How Subrogation Works

Whenever an insurance company pays out damages that a party other than their insured is responsible or partially responsible for causing, they may be entitled to collect the amount they paid from the at-fault party. This process is called subrogation. If you have received an insurance settlement or been found liable for another party’s damages, you may need to be familiar with the subrogation process.

The Insurance Company Will Settle The Claim

Before subrogation can be pursued, the insurance company must first pay the policyholder for the claim. Once they have paid the claim and determined another party is responsible for some or all of the damages they may pursue subrogation.

Subrogation

The Insurance Company Will Determine How Much the Third Party Owes

After paying out the claim, the insurance company will determine the amount they believe they are owed from the third party. This amount will depend upon the laws in the state where the damages occurred. For example, in a no-fault insurance state, the at-fault party may only be liable for the amount of the deductible.

In a comparative liability state, the insurance company may be entitled to collect the percentage of damages that corresponds to the amount of fault the third party is determined to have. For example, if your car was hit while parked, the other party would likely be 100% responsible. However, if you were involved in a crash in an intersection, both parties are likely to be found to be responsible for a portion of the damages. In a contributory liability state, if you are found to have contributed at all to your own damages, you and your insurance company may be barred from collecting from the other party, even if they are the majority at fault. 

Notification Will Be Mailed

The insurance company will send a subrogation letter to the party they hope to recover from. This letter will usually ask some questions about the claim. For example, if you were injured in a car accident and your health insurance paid for your injuries, they may send you a letter asking for information about the accident and your auto insurance policy to see if you have coverage that might be primary and to find out if there is an at-fault party they could pursue for recovery.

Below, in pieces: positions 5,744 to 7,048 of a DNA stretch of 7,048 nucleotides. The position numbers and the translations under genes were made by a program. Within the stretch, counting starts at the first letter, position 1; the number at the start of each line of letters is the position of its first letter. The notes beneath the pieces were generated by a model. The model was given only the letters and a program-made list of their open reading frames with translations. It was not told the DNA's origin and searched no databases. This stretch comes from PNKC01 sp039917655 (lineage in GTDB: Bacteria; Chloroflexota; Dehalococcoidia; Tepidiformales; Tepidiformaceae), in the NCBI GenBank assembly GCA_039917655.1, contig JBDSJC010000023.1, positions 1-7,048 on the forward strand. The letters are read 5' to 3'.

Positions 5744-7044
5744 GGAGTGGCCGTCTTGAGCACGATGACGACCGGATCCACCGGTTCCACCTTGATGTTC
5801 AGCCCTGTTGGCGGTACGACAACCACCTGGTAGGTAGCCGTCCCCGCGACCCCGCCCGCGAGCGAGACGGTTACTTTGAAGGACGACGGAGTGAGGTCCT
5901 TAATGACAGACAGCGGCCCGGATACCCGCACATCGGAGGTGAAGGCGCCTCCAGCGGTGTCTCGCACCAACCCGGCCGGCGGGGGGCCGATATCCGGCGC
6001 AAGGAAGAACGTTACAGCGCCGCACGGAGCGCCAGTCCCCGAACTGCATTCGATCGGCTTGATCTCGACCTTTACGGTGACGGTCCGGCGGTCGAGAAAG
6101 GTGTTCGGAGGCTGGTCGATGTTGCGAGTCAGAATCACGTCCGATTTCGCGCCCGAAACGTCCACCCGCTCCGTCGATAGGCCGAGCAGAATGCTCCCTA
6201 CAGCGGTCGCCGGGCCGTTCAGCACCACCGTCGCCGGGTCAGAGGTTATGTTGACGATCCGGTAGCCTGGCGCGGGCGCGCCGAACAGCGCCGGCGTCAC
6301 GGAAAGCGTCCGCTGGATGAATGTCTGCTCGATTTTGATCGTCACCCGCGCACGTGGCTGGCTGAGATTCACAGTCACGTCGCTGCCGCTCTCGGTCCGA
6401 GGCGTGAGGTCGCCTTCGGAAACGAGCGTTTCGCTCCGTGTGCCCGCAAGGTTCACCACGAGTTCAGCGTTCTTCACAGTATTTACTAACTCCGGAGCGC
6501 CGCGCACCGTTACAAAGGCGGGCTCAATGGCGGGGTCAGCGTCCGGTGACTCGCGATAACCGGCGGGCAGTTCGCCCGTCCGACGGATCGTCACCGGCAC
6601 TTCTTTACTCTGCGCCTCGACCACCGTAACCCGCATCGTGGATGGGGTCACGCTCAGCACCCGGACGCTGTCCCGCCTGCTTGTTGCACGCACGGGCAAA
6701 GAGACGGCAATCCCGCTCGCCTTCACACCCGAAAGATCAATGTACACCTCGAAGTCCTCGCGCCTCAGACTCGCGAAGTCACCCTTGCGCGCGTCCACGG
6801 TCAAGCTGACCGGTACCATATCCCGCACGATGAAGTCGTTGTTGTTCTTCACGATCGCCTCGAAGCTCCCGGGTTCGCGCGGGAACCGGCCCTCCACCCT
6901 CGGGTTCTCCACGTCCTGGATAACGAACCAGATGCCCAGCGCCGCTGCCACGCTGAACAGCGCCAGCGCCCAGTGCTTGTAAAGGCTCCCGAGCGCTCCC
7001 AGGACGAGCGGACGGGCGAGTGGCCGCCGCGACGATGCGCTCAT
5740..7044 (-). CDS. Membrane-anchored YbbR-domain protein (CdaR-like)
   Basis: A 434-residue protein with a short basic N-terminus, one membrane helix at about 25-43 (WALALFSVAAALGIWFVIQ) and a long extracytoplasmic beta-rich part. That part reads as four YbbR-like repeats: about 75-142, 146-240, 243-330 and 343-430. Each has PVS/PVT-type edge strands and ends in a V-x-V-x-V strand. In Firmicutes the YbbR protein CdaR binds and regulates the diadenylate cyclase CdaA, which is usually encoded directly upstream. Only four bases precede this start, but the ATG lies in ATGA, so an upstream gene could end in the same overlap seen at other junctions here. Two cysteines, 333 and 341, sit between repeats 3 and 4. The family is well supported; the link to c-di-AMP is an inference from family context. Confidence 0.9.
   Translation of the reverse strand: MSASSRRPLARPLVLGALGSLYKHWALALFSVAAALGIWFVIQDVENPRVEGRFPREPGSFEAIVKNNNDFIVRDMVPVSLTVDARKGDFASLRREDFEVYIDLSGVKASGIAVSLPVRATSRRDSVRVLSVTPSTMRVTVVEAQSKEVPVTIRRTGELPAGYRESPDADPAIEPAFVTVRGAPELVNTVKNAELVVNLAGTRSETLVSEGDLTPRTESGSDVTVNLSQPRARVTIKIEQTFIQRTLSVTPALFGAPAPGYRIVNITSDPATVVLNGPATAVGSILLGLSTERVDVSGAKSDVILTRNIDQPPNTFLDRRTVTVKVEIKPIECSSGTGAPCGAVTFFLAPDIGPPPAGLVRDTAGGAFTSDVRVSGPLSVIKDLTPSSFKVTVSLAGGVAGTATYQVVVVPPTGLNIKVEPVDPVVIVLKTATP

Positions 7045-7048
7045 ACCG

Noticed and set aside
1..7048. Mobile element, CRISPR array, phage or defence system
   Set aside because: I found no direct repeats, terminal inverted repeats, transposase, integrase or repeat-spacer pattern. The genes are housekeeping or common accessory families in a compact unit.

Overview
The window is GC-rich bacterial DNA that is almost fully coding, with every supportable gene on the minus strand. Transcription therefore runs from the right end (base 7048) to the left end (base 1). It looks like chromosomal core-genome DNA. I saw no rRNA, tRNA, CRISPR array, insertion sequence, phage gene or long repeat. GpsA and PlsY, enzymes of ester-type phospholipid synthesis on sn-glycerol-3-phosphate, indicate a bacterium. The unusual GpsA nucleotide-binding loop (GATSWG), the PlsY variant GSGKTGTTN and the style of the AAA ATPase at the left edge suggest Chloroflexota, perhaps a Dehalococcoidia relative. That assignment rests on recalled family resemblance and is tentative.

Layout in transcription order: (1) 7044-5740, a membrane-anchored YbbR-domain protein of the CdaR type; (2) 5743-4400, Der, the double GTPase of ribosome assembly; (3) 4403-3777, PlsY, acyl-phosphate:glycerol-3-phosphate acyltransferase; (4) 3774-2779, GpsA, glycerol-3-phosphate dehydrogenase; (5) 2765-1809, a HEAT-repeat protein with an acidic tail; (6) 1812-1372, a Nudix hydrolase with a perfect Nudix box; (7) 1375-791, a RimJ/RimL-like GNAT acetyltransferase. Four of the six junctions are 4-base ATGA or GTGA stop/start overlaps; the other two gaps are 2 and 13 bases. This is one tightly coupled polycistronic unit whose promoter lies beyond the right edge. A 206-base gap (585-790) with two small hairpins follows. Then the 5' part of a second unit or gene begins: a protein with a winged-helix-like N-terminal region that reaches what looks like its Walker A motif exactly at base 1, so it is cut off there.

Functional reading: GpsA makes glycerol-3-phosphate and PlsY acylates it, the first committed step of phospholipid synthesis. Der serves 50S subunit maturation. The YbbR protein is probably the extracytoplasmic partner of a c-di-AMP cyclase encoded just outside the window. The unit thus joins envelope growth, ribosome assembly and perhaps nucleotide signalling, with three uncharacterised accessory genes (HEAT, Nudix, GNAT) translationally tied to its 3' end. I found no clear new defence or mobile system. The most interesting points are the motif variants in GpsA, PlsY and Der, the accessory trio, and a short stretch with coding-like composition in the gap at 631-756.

The Insurance Company Will Attempt To Collect From the Third Party

Once they have allowed the third-party to respond to their letter, the insurance company will contact the party they are attempting to collect from and request payment for the amount of damages they believe the other party owes. If the other party agrees, they will make a payment arrangement and the process will end. However, if there is a dispute, a settlement will either be negotiated or your insurance company may file a lawsuit.

The subrogation process makes it possible for insurance companies to process their policy holder’s claims, regardless of fault, and then recover damages owed by other parties on behalf of their client. If you are the subject of a subrogation claim, you may need to contact your insurance company or attorney for assistance.

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